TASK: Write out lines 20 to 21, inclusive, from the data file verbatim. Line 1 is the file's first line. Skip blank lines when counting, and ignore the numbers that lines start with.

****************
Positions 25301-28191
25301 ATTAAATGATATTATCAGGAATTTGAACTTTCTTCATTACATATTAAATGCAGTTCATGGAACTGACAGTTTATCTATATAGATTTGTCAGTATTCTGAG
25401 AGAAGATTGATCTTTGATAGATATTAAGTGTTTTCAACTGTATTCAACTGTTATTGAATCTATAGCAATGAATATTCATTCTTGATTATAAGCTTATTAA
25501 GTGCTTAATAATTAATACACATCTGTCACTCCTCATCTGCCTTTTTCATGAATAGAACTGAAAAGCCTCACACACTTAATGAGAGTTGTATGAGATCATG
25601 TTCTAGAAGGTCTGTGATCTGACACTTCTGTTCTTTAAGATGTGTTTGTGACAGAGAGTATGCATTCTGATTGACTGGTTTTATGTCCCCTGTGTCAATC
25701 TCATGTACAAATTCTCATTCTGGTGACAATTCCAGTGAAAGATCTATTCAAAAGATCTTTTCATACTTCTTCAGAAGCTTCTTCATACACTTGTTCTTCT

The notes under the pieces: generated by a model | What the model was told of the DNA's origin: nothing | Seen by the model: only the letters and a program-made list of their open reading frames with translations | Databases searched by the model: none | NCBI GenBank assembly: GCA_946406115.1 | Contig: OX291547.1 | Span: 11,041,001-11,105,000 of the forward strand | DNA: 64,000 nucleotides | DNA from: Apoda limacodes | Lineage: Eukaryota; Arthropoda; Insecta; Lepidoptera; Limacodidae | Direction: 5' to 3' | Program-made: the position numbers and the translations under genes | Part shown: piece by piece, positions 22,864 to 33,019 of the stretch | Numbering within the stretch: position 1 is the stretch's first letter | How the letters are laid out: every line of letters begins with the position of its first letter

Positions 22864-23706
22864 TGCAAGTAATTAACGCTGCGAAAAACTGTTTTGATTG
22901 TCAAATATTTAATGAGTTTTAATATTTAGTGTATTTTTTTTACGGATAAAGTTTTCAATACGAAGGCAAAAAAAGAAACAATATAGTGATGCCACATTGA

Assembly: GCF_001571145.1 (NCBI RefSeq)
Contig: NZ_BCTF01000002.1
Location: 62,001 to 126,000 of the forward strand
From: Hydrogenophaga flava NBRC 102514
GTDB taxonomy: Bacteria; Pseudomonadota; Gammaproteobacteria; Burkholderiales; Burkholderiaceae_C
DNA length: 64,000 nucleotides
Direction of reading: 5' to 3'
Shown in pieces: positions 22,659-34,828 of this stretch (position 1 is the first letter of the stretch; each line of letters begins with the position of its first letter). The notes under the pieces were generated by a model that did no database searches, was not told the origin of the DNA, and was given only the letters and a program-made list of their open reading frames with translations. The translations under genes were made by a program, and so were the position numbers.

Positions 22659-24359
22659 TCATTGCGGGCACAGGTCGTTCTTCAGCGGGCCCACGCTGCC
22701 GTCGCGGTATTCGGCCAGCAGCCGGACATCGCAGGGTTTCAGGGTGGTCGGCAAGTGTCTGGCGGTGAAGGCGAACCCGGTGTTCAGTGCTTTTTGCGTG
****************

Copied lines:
22659 TCATTGCGGGCACAGGTCGTTCTTCAGCGGGCCCACGCTGCC
22701 GTCGCGGTATTCGGCCAGCAGCCGGACATCGCAGGGTTTCAGGGTGGTCGGCAAGTGTCTGGCGGTGAAGGCGAACCCGGTGTTCAGTGCTTTTTGCGTG